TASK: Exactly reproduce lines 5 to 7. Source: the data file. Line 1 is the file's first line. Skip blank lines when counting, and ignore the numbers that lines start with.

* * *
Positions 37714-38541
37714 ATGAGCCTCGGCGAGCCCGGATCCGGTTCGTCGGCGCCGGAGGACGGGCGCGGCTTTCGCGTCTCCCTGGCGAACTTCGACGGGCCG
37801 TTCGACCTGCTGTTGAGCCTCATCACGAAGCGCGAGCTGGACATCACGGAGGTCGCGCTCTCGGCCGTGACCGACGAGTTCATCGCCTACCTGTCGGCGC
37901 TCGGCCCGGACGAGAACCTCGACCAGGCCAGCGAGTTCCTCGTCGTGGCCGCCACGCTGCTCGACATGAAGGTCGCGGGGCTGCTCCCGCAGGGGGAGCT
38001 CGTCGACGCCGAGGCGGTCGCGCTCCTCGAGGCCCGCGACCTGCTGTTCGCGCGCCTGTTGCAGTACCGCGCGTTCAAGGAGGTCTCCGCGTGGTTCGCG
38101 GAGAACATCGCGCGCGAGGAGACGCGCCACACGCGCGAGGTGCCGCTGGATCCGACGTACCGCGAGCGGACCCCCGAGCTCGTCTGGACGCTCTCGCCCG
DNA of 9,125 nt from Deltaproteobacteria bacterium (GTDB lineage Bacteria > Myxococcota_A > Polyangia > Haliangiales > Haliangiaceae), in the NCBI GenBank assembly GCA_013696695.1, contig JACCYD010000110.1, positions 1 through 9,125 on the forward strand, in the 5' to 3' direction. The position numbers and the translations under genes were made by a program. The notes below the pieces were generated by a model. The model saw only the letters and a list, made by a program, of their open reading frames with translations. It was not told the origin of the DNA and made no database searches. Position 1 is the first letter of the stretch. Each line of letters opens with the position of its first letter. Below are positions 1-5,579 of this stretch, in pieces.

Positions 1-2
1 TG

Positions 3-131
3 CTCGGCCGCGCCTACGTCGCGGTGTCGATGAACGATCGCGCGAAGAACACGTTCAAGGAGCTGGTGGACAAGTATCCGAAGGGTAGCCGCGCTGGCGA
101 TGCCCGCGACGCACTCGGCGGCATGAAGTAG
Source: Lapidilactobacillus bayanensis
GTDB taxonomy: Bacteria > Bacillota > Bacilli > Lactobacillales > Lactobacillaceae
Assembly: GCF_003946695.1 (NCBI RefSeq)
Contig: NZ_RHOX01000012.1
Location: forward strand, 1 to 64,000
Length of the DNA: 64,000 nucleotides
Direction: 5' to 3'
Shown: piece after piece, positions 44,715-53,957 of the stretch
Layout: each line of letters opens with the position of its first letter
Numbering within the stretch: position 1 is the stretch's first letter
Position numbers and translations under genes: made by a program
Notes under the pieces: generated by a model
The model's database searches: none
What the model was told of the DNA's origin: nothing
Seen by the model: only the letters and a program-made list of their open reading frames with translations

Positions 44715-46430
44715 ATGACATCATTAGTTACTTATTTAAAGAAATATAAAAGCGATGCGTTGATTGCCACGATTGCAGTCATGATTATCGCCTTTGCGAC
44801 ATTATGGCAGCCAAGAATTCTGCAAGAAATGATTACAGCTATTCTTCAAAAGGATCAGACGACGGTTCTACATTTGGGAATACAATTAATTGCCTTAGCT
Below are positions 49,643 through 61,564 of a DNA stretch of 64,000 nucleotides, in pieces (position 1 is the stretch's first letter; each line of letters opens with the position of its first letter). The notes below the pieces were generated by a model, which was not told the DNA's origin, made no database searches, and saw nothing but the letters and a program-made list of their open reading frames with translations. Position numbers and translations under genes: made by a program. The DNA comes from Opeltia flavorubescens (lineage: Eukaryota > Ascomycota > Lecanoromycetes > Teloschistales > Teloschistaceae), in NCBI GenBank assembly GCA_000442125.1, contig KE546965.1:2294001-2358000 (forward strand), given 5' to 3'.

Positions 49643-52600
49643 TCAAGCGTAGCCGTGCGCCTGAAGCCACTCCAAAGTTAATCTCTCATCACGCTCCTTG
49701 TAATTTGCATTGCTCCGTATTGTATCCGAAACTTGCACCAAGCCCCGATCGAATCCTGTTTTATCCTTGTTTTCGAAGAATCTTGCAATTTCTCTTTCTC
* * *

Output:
38001 CGTCGACGCCGAGGCGGTCGCGCTCCTCGAGGCCCGCGACCTGCTGTTCGCGCGCCTGTTGCAGTACCGCGCGTTCAAGGAGGTCTCCGCGTGGTTCGCG
38101 GAGAACATCGCGCGCGAGGAGACGCGCCACACGCGCGAGGTGCCGCTGGATCCGACGTACCGCGAGCGGACCCCCGAGCTCGTCTGGACGCTCTCGCCCG
DNA of 9,125 nt from Deltaproteobacteria bacterium (GTDB lineage Bacteria > Myxococcota_A > Polyangia > Haliangiales > Haliangiaceae), in the NCBI GenBank assembly GCA_013696695.1, contig JACCYD010000110.1, positions 1 through 9,125 on the forward strand, in the 5' to 3' direction. The position numbers and the translations under genes were made by a program. The notes below the pieces were generated by a model. The model saw only the letters and a list, made by a program, of their open reading frames with translations. It was not told the origin of the DNA and made no database searches. Position 1 is the first letter of the stretch. Each line of letters opens with the position of its first letter. Below are positions 1-5,579 of this stretch, in pieces.